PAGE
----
Many of us have questions about the benefits of organic when compared to conventionally grown produce. There are no simple answers. This article provides some insights based on more detailed work undertaken by Robyn Chuter, one of our regular contributors.
But firstly, why buy organic produce? Organically grown produce has significantly less or no pesticide residue and is more ethically grown (for example, fairer working conditions for agricultural workers. It also has positive effects on our health. Research in 2014 led by the Newcastle Univeristy in the UK found that “Organic crops are up to 60% higher in a number of key antioxidants than conventionally-grown ones”.
Some aspects to consider when thinking of buying organic include: affordability, pesticide residues, heavy metals, nutrient levels and the health of agricultural workers. In this part of the story we discuss the first three of these topics.
Organic produce can be difficult to source and it tends to be more expensive at conventional supermarkets, so it may be worth investigating whether your area has a local co-op. Cooperatives typically offer natural foods from local producers and are run by a group of members rather than a corporation or business. Local co-ops usually offer discounts for members.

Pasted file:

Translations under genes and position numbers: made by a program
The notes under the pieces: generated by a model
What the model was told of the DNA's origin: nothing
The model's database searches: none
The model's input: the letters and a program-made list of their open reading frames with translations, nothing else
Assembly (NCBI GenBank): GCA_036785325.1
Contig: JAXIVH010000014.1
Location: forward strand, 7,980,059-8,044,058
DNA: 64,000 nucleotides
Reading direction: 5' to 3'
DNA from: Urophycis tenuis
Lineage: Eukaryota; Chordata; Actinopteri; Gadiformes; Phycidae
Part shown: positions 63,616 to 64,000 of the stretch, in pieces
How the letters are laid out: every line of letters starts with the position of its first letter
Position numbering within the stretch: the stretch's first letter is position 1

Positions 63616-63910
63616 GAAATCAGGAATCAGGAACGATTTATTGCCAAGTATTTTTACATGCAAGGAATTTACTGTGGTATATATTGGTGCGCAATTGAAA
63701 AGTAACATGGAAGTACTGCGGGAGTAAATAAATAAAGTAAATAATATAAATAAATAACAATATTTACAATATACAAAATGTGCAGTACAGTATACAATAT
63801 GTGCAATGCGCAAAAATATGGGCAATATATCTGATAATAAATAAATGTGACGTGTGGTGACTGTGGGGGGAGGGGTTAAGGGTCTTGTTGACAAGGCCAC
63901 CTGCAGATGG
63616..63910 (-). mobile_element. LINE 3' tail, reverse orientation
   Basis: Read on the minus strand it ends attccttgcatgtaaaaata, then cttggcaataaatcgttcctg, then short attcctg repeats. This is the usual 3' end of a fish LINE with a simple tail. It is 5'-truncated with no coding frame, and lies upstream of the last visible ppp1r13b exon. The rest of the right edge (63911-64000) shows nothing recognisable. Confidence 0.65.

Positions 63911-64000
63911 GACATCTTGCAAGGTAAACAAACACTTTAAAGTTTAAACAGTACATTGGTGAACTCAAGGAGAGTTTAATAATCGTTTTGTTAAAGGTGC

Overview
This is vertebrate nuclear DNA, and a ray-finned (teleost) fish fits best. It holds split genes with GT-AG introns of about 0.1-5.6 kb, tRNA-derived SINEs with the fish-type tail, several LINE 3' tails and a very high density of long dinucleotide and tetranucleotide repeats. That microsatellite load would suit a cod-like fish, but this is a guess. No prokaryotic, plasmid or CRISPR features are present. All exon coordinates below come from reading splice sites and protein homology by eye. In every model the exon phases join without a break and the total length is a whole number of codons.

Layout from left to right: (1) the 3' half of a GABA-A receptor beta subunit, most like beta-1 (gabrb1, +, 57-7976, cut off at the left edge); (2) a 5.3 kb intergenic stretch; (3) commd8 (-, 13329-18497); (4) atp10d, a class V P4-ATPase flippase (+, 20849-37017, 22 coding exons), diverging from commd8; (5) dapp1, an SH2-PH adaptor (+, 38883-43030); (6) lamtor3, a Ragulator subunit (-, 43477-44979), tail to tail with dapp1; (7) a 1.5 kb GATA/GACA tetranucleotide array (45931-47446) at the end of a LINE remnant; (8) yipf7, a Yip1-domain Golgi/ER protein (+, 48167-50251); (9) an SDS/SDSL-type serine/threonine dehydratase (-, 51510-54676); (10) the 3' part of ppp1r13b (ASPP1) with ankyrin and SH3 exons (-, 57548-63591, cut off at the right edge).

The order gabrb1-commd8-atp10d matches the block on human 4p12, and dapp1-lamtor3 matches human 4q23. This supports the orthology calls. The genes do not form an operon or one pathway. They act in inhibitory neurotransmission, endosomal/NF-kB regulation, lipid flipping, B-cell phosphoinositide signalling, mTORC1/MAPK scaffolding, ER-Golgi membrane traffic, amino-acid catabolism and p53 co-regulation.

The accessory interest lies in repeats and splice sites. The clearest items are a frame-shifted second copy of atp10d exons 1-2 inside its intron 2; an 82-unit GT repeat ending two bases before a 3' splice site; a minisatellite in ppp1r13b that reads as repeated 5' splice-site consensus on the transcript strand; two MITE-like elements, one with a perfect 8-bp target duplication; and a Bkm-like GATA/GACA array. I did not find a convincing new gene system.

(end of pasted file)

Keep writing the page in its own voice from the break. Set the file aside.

Research from Food Standards Australia and New Zealand (FSANZ) in 2016 found there is usually no trace of residue on fruit and vegetables sold in Australia. When there is some residue discovered it is well below the set limits. However, some agricultural and veterinary chemicals, that cannot be used in Australia, have also been detected by FSANZ.
Sourcing local organic produce limits the amount of pesticide residue on our fruits and vegetables so we can get more nutrients from our food and prevent further harm to the planet.
A comprehensive Swedish review found higher levels of heavy metals, especially cadmium, in conventionally grown food products than in organically grown food. Inorganic fertilisers used in conventional agricultural systems commonly contain cadmium.
Look out for Part Two of this story – coming soon.